High-volume reusers that use an infrastructure reliant on the EventStream platform depend on services like RESTBase to pull HTML from page titles and current revisions to update their products. High-volume reusers have requested a reliable means to gather this data, as well as structures other than HTML when incorporating our content into their KGs and products.

Wikimedia Enterprise Structured Content API, at release, will contain:

  • A commercial schema
  • SLA

In terms of schema, we are limiting our scope to optimize the reliability of these services. However, refer to our Product Roadmap to understand where this will expand. Please note, this schema is still in progress and is not final; it was built to articulate our ideas and is not fully named or coded. We will likely leverage ideas from schema.org when building out this schema in full.

{
  "qid": "Q...",
  "wpid": "###",
  "title": "TITLE",
  "url": "URL Link",
  "db_name": "WIKI PROJECT CODE",
  "lang": "LANG ISO CODE",
  "revision_dt": "TIMESTAMP",
  "content": {
      "license": ["CC BY-SA"],
      "html": "STRING BLOCK",
      "wikitext": "STRING BLOCK"
  }
}

Firehose API[edit]

High-volume reusers currently rely heavily on the changes that are pushed from our community to update their products in real time, using EventStream APIs to access such changes.High-volume reusers are interested in a service that will allow them to filter the changes they receive to limit their processing, guarantee stable HTTP connections to ensure no data loss, and supply a more useful schema to limit the number of api calls they need to make per event.

Enterprise Firehose API, at release, will contain:

  • Filtering of events by Project or Revision Namespace
  • Guaranteed connections
  • Commercially useful schema similar* to those that we are building in our Structured Content API and Bulk API
  • SLA

*We are still in the process of mapping out the technical specifications to determine the limitations of schema in event platforms and will post here when we have finalized our design.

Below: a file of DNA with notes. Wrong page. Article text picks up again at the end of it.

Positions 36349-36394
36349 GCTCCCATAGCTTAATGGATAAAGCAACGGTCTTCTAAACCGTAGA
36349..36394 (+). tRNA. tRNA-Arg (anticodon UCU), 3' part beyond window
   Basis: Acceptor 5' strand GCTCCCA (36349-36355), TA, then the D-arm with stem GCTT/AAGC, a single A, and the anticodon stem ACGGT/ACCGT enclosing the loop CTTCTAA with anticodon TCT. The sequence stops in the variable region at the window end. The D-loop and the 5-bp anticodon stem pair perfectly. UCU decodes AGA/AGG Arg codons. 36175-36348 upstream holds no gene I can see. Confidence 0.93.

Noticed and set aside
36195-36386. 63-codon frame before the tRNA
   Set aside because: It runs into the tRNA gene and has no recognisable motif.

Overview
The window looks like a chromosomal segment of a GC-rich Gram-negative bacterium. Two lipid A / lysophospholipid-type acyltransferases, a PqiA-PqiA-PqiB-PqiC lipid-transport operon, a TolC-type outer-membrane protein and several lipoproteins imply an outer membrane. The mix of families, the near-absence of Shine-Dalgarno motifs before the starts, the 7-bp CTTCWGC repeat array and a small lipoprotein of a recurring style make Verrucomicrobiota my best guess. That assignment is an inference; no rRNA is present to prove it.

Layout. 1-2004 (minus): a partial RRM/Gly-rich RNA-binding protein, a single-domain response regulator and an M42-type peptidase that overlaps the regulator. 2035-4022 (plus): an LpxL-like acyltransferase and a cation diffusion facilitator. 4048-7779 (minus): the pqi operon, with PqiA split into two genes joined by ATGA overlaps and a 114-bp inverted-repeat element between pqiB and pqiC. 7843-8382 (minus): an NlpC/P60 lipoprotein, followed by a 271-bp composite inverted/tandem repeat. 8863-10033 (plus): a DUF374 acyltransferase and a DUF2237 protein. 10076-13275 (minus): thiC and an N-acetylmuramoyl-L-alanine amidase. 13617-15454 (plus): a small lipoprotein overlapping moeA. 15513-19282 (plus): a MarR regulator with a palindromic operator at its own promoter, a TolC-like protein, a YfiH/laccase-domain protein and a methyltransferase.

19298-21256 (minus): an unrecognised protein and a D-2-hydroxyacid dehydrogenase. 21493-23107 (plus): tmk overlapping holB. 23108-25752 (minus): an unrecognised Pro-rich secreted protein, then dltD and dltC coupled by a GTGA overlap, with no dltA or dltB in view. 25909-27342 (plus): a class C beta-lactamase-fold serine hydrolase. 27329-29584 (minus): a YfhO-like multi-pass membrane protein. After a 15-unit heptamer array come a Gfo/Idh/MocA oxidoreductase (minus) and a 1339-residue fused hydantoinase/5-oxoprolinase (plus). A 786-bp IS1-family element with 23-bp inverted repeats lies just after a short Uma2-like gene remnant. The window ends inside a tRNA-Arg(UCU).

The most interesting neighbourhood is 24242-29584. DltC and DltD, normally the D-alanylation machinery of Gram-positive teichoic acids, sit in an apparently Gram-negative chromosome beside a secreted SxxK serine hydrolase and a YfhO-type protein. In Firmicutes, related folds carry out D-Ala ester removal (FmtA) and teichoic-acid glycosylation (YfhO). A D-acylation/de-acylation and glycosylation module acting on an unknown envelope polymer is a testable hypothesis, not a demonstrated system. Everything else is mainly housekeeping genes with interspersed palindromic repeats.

Bulk API[edit]

For high volume reusers that currently rely on the Wikimedia Dumps to access our information, we have created a solution to ingest Wikimedia content in near real time without excessive API calls (Structured Content API) or maintaining hooks into our infrastructure (Firehose).

Enterprise Bulk API, at release, will contain:

  • 24-hour JSON*, Wikitext, or HTML compressed dumps of "text-based" Wikimedia projects
  • A hourly update file with revision changes of "text-based" Wikimedia projects
  • SLA

*JSON dumps will contain the same schema per page as the Structured Content API

Past Development[edit]

Daily HTML Dumps[edit]

The Enterprise team's first product was building daily dump files of HTML for every "text-based" Wikimedia project. These dumps will help content re-users use a more familiar data type as they work with Wikimedia content.

Reusers have four immediate needs from a service that supports large-scale content reuse: system reliability, high frequency or real-time access, content integrity, and machine readability.

Web Interface[edit]

This is a screenshot from the alpha dashboard (when the project was codenamed "Okapi") where users can download and save daily exports of HTML from "text-based" Wikimedia projects

A downloader interface now in design stages allows for users to download a daily dump for each "text-based" project, search and download individual pages, and save their preferences for return visits. Currently the software is in Alpha and still in usage and quality testing. This dashboard is built in React with internal-facing client endpoints built on top of our infrastructure. The downloads are hosted and served through S3.

Rationale behind choosing this as the Enterprise API's first product

  • Already validated: Before the Enterprise team ran research to discover the needs of high-volume data reusers, this was the most historically requested feature. Large technology partners, researchers, and internal stakeholders within the Wikimedia Foundation have long sought a comprehensive way to access all of the Wikimedia "text-based" wikis in a form outside of Wikitext.
  • Take pressure off internal Wikimedia infrastructure: While not proven, anecdotally we can conclude there is a significant band of traffic to our APIs by high-volume reusers aiming to get the most up-to-date content cached on their systems for reuse. Building a tool where they can achieve this has been the first step to pulling high-volume reusers away from WMF infrastructure and onto a new service.